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July 26, 2011


How lovely. Your account took me right into the beautiful quiet and the expanse of your day in the country. Thank you.

Beth, Bless you! It was a special time together. Thank you again.

Thank you for sharing this. You had me right there with you in the garden.

Lovely post just reading it made me feel calmer.Splitting wood.. like J. I like it.For me its easy to romanitize and maybe be silly about it but I can't help but feel in its rhythms there is a connection to a more elemental time long ago when we were closer to nature and there is satisfaction in a just created pile of split wood ready for the fireplace

Lovely. Thank you.

Beautiful! Thanks for this, it made me pause and take a deep breath.

Beautiful, Beth. You really did have a wonderful trip back to some favourite places and people.

What a beautiful place! And you photos in the previous post are very beautiful too.

Part of your post resonated with me:

These brief sojourns in the countryside have taken me out of myself, and brought me back. They remind me how important nature is to me -- and not just green things and creatures, but wildness. I very much need these times to be alone and quiet with nature, as I've been throughout my life; rather than making me feel insignificant or lonely these are times of unity, emptying, and renewal.

It is why I love scuba diving in cold, New England water. I am alone with golden seaweed covered rocks, the gentle motion of the surge, and the light streaming down in silver shards through the first few feet of the shallows. All stress and tension melt away as I sip a few breaths from my tank of air. It renews me and recharges me to be there. I felt the same was true for you in the garden you described.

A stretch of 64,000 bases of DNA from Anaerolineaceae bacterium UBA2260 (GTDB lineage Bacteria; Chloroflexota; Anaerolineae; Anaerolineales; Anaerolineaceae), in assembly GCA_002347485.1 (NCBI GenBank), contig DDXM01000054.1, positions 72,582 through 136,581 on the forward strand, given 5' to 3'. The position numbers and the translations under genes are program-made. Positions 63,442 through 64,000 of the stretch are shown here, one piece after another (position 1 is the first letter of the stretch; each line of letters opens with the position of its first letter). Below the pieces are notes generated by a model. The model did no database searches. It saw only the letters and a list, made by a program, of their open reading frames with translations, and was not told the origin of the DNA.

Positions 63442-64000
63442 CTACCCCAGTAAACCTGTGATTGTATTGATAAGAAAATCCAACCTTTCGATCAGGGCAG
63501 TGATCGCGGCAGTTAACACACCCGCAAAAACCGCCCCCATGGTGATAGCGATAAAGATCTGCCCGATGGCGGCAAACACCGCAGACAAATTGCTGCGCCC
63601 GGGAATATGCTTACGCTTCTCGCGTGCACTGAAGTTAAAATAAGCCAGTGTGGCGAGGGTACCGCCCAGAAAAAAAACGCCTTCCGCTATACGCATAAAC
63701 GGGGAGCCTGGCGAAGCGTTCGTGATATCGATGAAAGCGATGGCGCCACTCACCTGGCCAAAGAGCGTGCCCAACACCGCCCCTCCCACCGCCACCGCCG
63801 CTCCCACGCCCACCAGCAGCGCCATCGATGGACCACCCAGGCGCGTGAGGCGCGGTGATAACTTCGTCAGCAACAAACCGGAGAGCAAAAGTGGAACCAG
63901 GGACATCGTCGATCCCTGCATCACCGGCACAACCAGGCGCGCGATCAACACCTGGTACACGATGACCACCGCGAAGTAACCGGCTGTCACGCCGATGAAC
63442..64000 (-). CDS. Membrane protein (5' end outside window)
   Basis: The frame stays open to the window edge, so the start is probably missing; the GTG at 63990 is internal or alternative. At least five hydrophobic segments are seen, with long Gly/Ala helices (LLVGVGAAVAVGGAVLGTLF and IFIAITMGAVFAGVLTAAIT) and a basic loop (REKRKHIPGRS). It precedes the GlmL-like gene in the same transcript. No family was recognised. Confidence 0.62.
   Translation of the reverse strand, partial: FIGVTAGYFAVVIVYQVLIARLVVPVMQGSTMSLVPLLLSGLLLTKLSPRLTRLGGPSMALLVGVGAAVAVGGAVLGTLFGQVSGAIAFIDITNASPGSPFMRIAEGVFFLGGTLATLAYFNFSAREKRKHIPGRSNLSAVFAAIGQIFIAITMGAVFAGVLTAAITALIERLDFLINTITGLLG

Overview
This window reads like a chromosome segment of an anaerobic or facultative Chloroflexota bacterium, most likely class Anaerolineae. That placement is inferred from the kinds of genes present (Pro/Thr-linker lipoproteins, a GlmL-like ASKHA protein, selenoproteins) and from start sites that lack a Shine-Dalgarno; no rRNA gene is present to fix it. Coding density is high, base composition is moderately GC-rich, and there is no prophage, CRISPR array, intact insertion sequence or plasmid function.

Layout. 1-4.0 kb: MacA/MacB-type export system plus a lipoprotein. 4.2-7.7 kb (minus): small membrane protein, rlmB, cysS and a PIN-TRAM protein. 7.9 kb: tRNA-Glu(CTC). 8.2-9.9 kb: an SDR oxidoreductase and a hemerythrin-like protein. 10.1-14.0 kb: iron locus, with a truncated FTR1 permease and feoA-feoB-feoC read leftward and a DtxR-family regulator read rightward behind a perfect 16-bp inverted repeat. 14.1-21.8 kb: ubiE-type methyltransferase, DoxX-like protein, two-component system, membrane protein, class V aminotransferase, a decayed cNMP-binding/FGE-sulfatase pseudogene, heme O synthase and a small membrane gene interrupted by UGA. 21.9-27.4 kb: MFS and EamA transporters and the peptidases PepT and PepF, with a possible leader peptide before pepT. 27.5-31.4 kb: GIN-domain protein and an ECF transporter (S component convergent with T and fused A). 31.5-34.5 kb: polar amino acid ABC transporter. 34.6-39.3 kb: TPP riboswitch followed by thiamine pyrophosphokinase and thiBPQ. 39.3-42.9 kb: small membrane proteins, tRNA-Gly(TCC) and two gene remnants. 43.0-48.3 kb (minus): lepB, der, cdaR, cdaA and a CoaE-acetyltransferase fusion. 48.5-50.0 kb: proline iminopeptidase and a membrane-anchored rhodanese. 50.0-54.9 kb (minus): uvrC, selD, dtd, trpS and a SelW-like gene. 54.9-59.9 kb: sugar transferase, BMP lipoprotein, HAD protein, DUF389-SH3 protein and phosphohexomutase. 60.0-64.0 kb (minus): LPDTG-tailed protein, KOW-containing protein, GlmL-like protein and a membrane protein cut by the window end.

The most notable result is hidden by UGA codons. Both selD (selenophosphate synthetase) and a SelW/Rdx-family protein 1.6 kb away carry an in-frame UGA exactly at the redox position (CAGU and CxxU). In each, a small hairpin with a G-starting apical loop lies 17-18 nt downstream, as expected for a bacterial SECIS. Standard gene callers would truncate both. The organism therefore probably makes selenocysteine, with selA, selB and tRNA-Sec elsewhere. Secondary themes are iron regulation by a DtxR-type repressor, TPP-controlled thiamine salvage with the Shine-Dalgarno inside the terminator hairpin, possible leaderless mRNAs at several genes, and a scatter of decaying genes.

Thanks for posting this.

Beth, you've given me/us such a gift with this story. I'm new to you and to your blog, as you know, but I'm thrilled to be allowed to share your life this way. Thank you from the bottom of my heart for such generosity.

This was a visit of solitude a wonder for me too. Being able to tag along. The photos, the comments, the moments, each so precious.

Thank you for sharing.

"Taken out of myself, and brought back." Words I can identify with.

How lovely, and how blessed you are to have such a friend

Ah, there is Laura on her first visit! I'm not surprised she liked it...

I'm always wanting standing stones and wishing that I could be a giant, just for long enough to get them home to my garden. Very satisfying to walk around the garden with you, Beth.

beautiful. thanks for sharing - your words and images took me there for a moment.

This reminds me of Denys Arcand's film Le declin de l'empire americain, without the decline!

What a fabulous place and wonderful friends. The garden looks enormous - is it?

Thank you all for these lovely comments! Laura, welcome, so glad to see you here. Welcome, Cecile -- and thank you for writing and sharing that resonant image of the solitude of scuba diving. Andrea, I'm amused -- because one of the participants said the same thing that afternoon! Natalie - the garden is big, yes, just abotu the limit that one person could care for. If you look at the bottom picture you can see most of it. Then on the other side of the house there are an alpine garden and two shade gardens. It's a lot, but very much in scale with the house. And in addition to the pond there is a stream running from a spring up on the hillside, with a little waterfall/fountain into a pool.

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Who was Cassandra?

  • In the Iliad, she is described as the loveliest of the daughters of Priam (King of Troy), and gifted with prophecy. The god Apollo loved her, but she spurned him. As a punishment, he decreed that no one would ever believe her. So when she told her fellow Trojans that the Greeks were hiding inside the wooden horse...well, you know what happened.